Now that that's out of the way, let's get on with the more interesting discussions - whether or not Edwards is going to be any good. (If you're asking ESPN's Ron Jaworski, he's on board the Edwards Express.)
Is it fair to compare a young quarterback entering his second full season as a starter to a Buffalo-area icon and first-ballot Hall of Fame quarterback? Absolutely not. So we feel it's important to note that we're not comparing Edwards to Jim Kelly here; rather than using this as a straight-up comparison between the two, we'd prefer to look at it from the angle of how each player fared through 23 games, where Kelly went from there, and where Edwards can go from his current point. (And hey - as Kelly stands alone in terms of competent modern-era quarterbacks that began their careers in Buffalo, he's the only Bill that we can accurately compare Edwards to. Unless you're up for an Edwards-J.P. Losman comparison.)
Before we get started, it's important to note that Kelly's data comes from his first 23 NFL starts. At that point in time, Kelly was at a different point in his professional career than Edwards is now. Kelly already had two years of professional experience in the USFL; when he made his twenty-third start for the Bills, he was 27 years old. Edwards got 16 of his 23 starts in before turning 25.
|Kelly v. Edwards - First 23|
|Jim Kelly (1986-1987)||457||738||61.9||5,413||7.33||35||27||84.8||8-15|
|Trent Edwards (2007-2008)||396||643||61.6||4,329||6.73||18||18||79.1||12-11|
Clearly, Kelly was a far more prolific passer early in his career than Edwards has been - he threw for double the amount of touchdowns and had a far more efficient YPA figure. Like Edwards, Kelly ran hot and cold like any young, talented quarterback - he had weeks where he was unstoppable (like his first NFL start, where he went 20 of 33 for 292 yards and 3 TD), but he also had weeks where he was far worse than pedestrian (in a home loss to New England in 1986, he completed 13 of 26 passes for 166 yards and 2 INT).
Kelly was also better more frequently than Edwards. Kelly had more 250+ yard passing days (11 to Edwards' 5) and more multiple-TD games (10 to Edwards' 3), but also more multiple-INT games (8 to Edwards' 4). Chalk that up to more prolific offensive talent, a different mindset, and different head coaches - again, we're not comparing the two players, just their situations.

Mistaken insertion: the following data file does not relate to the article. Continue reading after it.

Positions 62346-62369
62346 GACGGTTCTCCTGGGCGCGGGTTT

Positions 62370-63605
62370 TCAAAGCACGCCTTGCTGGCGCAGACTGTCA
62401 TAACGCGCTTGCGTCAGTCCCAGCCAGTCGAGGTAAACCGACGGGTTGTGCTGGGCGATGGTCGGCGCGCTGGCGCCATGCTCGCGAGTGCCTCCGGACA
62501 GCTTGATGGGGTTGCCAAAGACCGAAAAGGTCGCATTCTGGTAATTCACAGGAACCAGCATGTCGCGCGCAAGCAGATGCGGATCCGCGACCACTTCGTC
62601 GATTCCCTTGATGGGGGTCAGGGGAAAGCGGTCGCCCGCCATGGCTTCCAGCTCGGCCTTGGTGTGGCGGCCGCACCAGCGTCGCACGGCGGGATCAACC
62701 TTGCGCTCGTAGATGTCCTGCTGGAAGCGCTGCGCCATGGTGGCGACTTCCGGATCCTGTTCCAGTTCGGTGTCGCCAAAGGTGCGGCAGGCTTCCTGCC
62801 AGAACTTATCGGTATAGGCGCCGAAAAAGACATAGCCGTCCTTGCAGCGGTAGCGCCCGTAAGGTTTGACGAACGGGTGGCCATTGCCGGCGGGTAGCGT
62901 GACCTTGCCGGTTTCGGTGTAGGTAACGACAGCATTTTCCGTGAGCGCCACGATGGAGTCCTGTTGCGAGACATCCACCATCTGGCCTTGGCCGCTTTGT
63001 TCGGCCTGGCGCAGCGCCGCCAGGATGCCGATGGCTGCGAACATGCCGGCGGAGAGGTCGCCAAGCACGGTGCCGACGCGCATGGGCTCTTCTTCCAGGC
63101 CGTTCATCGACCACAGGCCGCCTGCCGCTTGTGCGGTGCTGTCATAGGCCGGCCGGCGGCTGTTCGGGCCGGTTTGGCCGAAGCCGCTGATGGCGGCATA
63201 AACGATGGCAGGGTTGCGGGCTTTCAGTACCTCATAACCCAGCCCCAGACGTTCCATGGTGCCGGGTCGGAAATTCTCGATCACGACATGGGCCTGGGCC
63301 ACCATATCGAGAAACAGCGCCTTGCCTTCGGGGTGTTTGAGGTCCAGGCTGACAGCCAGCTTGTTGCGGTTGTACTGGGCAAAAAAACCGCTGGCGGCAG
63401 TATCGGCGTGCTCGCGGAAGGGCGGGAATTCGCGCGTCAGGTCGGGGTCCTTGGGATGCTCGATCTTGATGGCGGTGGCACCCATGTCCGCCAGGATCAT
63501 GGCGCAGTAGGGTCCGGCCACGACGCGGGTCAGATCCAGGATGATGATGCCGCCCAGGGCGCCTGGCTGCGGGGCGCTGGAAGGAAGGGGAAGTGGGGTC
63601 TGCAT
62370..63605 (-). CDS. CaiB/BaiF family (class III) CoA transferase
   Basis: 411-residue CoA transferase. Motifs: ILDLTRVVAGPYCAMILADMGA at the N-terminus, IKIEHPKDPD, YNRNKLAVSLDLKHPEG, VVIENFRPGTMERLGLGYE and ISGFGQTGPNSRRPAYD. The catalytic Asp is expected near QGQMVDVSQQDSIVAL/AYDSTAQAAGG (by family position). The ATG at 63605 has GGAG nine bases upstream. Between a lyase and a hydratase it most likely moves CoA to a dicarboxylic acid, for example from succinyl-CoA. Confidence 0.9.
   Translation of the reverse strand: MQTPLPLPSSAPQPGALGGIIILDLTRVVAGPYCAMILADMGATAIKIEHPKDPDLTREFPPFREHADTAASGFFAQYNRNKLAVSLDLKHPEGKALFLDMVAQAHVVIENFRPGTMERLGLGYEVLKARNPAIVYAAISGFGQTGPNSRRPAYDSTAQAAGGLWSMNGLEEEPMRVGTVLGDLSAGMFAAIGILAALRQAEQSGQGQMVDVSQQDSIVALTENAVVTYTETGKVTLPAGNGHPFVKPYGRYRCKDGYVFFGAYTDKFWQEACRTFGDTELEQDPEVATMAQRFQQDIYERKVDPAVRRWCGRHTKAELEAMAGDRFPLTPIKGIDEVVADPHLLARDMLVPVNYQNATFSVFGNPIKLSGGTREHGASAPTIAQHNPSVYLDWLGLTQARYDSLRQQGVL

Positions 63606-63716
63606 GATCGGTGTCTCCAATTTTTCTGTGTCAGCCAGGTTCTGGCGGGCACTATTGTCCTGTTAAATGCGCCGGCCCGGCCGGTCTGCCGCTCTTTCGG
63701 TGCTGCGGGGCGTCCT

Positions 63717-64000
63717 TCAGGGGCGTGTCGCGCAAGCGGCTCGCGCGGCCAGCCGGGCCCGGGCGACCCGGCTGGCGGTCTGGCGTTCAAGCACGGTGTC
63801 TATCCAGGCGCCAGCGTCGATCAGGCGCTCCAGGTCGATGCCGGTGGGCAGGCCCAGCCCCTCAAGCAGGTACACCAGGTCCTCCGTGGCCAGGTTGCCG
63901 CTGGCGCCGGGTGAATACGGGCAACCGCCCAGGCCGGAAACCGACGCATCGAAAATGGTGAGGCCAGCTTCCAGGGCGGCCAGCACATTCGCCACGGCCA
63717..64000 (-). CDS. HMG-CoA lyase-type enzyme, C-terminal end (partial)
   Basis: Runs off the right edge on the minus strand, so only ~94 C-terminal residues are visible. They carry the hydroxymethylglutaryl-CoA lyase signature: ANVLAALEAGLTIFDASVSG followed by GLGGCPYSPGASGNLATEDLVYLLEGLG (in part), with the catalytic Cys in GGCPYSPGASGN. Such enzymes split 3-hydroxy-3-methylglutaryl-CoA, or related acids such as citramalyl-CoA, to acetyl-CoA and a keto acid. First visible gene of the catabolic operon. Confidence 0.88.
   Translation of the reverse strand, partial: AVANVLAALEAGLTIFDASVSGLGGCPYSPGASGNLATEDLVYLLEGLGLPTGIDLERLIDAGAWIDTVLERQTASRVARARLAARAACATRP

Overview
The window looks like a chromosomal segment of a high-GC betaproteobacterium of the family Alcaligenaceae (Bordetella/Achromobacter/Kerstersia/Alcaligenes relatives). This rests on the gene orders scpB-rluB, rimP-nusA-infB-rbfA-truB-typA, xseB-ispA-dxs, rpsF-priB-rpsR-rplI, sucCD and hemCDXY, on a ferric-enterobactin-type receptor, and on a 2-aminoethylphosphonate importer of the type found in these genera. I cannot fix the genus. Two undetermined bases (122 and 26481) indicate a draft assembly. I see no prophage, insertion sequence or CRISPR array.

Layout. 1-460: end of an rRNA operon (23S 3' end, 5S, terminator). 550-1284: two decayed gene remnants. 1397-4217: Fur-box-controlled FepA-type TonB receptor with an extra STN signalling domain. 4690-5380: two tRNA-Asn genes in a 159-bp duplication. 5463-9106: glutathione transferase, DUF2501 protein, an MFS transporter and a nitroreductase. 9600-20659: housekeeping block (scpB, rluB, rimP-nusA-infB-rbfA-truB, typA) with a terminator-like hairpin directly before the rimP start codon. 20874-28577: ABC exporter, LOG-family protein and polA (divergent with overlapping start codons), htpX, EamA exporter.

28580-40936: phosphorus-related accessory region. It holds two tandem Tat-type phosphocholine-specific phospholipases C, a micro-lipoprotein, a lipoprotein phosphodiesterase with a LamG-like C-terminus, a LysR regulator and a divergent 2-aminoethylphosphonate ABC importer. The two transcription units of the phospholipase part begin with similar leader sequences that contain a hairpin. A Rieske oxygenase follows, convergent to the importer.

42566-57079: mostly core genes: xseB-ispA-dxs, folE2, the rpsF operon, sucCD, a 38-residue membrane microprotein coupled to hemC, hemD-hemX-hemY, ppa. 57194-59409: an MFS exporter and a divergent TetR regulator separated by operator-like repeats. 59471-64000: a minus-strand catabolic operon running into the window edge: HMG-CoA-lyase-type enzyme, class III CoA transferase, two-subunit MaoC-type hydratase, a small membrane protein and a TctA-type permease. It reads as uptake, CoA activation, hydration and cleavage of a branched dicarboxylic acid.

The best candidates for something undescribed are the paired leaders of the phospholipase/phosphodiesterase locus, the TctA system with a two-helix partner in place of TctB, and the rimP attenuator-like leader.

Even with Kelly putting up monster numbers in some cases and stellar numbers for an inexperienced NFL player, the Bills were just 8-15 in his first 23 starts - a time period which included a coaching transition. Edwards is 12-11 through two seasons as a starter; while he has struggled far more often than he's been productive, the Bills remain above .500 with him in the lineup.
One more quick note: Edwards has quickly developed a reputation for being injury-prone due to the fact that he's missed six games in his first two seasons. It took the Bills 29 games to get to start No. 23 for Edwards, but it took 26 to get to No. 23 for Kelly - he missed three games himself early in the 1987 season.
What happens next?
Again, you can compare the stat lines all you want, but we want to focus more on what happens next. For Kelly - already a pretty prolific thrower in his own right - things got much better from a team standpoint. If Edwards can follow this trend, Buffalo should be in business in 2009.
|Kelly v. Edwards - Next 16|
|Jim Kelly (1987-1988)||274||466||58.8||3,397||7.29||17||15||80.2||12-4|
|Trent Edwards (2009?)||?||?||?||?||?||?||?||?||?|
Strangely, Kelly's production slipped a bit. He completed a lower percentage of his passes, his TD-INT ratio worsened, and his QB rating dropped as a result. Yet he was far more consistent transitioning from his second to third NFL seasons, and as a result, the Bills established an identity, won 12 of Kelly's next 16 starts, and found themselves playoff-bound in 1988 - a year they would make it all the way to the AFC Championship Game.
We have already examined the impact that WR Terrell Owens could have on Edwards' stat line, statistically hypothesizing that Edwards could complete 65 percent of his throws for 3,344 yards, 20 TD and 12 INT next season. That's a bold prediction, we realize, but historically speaking, Owens has brought about similar statistical leaps for the quarterbacks he's played with - including two unknowns (at the time), Jeff Garcia and Tony Romo. In many ways, that projected stat line would be superior to the line that Kelly put up from starts 24 through 39. Clearly, Edwards would need to participate in a full slate of games next season to get all of those 16 starts into the only season that matters at this point - next season. If the cards fall as they could (and isn't Buffalo due for a little luck?), the results could be very exciting.
There are many ways to improve as a quarterback. For the 2009 Buffalo Bills, Trent Edwards needs to improve statistically - and we think he will simply because of the presence of Owens. But statistical improvement is far less important than improvement in the win column, and Edwards needs improvement there as well. Kelly improve drastically in this department because he found his role - the facilitator of a burgeoning offense, but not quite ready to conduct the whole train himself. That's where Edwards can be in 2009 - and if he gets there, and can play consistently enough to stay there, Edwards could see a similar upward trend. And that, folks, is all we intended to discover with this study - there is reason for optimism in Buffalo.